England regroup as Lloyd lets off steam

Cricket

reports from Harare

It may not feel like the season of goodwill, and Harare is the last place on earth you would expect to see a White Christmas, but that is no excuse for England to play humbug, particularly their coach, David Lloyd, whose latest gaffe was to get involved in a verbal altercation with Ian Goggen, the chairman of the Mashonaland Association who is an official from the Zimbabwe cricket union, immediately after last Sunday's dramatic finish.

The incident, described in a local paper as "an exchange of words," was heated enough to have been brought to the attention of Hanumant Singh, the match referee. In a statement issued yesterday, Singh decided that no further action would be taken, indicating that the matter had been resolved quickly and amicably.

It is a view unlikely to be taken at face value by the barnstorming new chairman of the England Board, Lord MacLaurin, who arrives here on Friday. MacLaurin, who has already stated his desire for English cricket to become a more consumer friendly product, is unlikely to have been impressed by this latest indiscretion and will hopefully seek an explanation from Lloyd, who is barred from commenting about it by ICC regulations.

For a series that was meant to be gift-wrapped, it has certainly been a frustrating time for England, who now have five days to salvage something other than ignominy from this tour. It will not be easy, not least because of the weather and every night so far, Harare has been lit up like Dracula's castle by heavy thunderstorms.

The pitch, should saturated outfields prove playable, will be slow, and will probably offer some early assistance to the seam bowlers. Unless they drop Phil Tufnell, England's response will be to replace Chris Silverwood with Craig White, who despite not having bowled a ball in Zimbabwe is now set to play irrespective of the final balance of the attack.

This gives England an extra batsman to bat at seven behind the six that played in Bulawayo, leaving them - if Tufnell plays - with just two and a half seam bowlers, a risky gambit considering that White has yet to prove his worth at Test level. For a side whose coach remains convinced that they had "flippin' murdered the opposition," last week, the combination smacks of must-not-lose defensiveness.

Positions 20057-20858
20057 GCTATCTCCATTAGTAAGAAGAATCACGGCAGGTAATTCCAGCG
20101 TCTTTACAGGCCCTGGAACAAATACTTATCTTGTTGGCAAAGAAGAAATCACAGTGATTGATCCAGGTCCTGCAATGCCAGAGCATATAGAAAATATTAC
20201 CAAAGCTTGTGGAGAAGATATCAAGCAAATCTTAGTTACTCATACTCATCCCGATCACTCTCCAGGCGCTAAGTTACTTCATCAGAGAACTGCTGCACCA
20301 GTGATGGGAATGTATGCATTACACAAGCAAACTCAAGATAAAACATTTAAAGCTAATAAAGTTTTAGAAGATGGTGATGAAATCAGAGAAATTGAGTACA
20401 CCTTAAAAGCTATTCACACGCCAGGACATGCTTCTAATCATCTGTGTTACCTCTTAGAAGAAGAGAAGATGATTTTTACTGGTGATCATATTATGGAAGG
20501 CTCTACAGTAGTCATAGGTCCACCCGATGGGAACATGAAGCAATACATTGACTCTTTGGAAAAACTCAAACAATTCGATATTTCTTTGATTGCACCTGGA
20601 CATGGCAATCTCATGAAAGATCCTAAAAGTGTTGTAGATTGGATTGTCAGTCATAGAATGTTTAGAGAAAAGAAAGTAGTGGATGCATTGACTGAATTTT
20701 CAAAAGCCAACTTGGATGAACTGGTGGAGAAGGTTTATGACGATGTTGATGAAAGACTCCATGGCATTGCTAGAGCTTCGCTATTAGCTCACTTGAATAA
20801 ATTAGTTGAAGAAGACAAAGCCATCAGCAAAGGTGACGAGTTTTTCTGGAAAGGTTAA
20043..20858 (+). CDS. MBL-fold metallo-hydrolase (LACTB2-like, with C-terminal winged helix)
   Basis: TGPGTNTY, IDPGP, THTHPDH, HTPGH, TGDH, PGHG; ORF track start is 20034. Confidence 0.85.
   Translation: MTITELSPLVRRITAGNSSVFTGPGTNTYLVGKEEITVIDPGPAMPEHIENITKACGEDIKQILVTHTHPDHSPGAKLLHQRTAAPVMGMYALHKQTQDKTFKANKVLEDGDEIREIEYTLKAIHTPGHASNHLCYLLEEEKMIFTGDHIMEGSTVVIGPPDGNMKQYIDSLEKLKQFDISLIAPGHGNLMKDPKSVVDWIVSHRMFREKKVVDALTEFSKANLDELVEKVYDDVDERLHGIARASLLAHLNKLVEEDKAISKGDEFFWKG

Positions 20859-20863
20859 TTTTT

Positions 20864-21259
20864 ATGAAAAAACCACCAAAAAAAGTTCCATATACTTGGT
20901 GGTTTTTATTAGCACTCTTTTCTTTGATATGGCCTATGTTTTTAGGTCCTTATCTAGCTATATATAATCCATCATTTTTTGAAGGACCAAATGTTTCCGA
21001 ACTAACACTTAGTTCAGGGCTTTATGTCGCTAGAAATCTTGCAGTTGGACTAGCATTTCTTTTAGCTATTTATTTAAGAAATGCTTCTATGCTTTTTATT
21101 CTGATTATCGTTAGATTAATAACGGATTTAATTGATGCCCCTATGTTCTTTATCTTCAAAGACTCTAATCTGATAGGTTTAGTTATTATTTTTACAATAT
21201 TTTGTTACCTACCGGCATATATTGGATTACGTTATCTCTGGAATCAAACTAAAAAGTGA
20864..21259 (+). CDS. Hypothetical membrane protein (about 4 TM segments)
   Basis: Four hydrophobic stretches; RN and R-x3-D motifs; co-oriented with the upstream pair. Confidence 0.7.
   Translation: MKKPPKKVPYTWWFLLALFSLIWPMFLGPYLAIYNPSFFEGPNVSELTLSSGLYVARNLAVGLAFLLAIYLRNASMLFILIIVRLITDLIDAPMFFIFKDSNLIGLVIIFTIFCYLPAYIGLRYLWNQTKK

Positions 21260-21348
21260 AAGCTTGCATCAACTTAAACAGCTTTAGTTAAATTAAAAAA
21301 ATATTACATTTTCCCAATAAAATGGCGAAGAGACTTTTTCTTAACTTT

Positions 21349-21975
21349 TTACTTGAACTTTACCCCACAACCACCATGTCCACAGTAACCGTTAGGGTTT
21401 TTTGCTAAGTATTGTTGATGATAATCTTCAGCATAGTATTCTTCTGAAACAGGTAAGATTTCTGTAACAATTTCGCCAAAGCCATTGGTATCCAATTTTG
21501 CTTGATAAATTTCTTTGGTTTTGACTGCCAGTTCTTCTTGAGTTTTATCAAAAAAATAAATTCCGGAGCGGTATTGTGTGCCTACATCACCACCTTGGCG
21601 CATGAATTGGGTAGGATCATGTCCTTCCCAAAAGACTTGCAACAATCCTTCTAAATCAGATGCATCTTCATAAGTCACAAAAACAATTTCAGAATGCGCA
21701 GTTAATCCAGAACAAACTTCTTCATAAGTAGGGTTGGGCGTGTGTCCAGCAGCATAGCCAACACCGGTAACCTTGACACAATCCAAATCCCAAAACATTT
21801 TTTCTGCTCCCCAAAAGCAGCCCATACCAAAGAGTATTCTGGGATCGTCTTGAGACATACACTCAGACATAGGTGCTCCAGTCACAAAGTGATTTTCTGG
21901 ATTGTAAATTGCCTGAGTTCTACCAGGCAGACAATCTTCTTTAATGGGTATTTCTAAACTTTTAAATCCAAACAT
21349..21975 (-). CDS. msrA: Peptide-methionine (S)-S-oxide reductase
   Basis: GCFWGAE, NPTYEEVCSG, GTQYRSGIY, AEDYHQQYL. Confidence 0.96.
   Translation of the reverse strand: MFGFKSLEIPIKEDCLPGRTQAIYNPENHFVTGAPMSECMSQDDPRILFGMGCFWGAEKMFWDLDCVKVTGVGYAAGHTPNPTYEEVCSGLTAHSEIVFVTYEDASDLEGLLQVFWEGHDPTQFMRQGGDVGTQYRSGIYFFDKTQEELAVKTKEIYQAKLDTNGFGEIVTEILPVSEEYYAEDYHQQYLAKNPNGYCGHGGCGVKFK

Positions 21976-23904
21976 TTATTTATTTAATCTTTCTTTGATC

It is also flawed and should England bowl first without Silverwood in the side, there will be no one to probe that full wicket-taking length needed on a slow seamer. Instead an unvarying diet of Mullally, Gough and White will prevail, bowlers who all prefer to hit the pitch short of a length, a method that provided a rich source of runs for Zimbabwe's top order in the last Test.

Having derived far more than England from the result of the last Test, Zimbabwe are still likely to make changes and the left-hander Mark Dekker is certain to open the batting in place of Stuart Carlisle, who looked hopelessly out of his depth. Unless Eddo Brandes, who damaged his ankle last week, is fit, the bowling will probably remain unchanged unless water gets under the covers.

For England, who spent the festive season trying to fit in practice between thunderstorms, there is now a Test match to be won. However, before the plotting starts, they may like to consider the ghosts of England tours past.

Since the Boxing Day Test 10 years ago, when Mike Gatting's England last won the Ashes, their record abroad has been appalling. In 42 overseas Tests, including last Sunday's thrilling draw, England have won only five. Evidence that, away from home at least, we don't tend to "flippin' murder" anyone.

Suggested Topics
Voices
There will be a chance to bid for a rare example of the SAS Diary, collated by a former member of the regiment in the aftermath of World War II but only published – in a limited run of just 5,000 – in 2011
charity appealTime is running out to secure your favourite lot as our auction closes at 2pm tomorrow
News
people
Arts and Entertainment
Caroline Flack became the tenth winner of Strictly Come Dancing
tvReview: 'Absolutely phenomenal' Xtra Factor presenter wins Strictly Come Dancing final
Life and Style
A still from the 1939 film version of Margaret Mitchell's 'Gone with the Wind'
life
PROMOTED VIDEO
Have you tried new the Independent Digital Edition apps?
Arts and Entertainment
J Jefferson Farjeon at home in 1953
booksBooksellers say readers are turning away from modern thrillers and back to golden age of crime writing
Sport
Amir Khan is engaged in a broader battle than attempting to win a fight with Floyd Mayweather
boxing Exclusive: Amir Khan reveals plans to travel to Pakistan
News
Stacey Dooley was the only woman to be nominated in last month’s Grierson awards
mediaClare Balding and Davina McCall among those overlooked for Grierson awards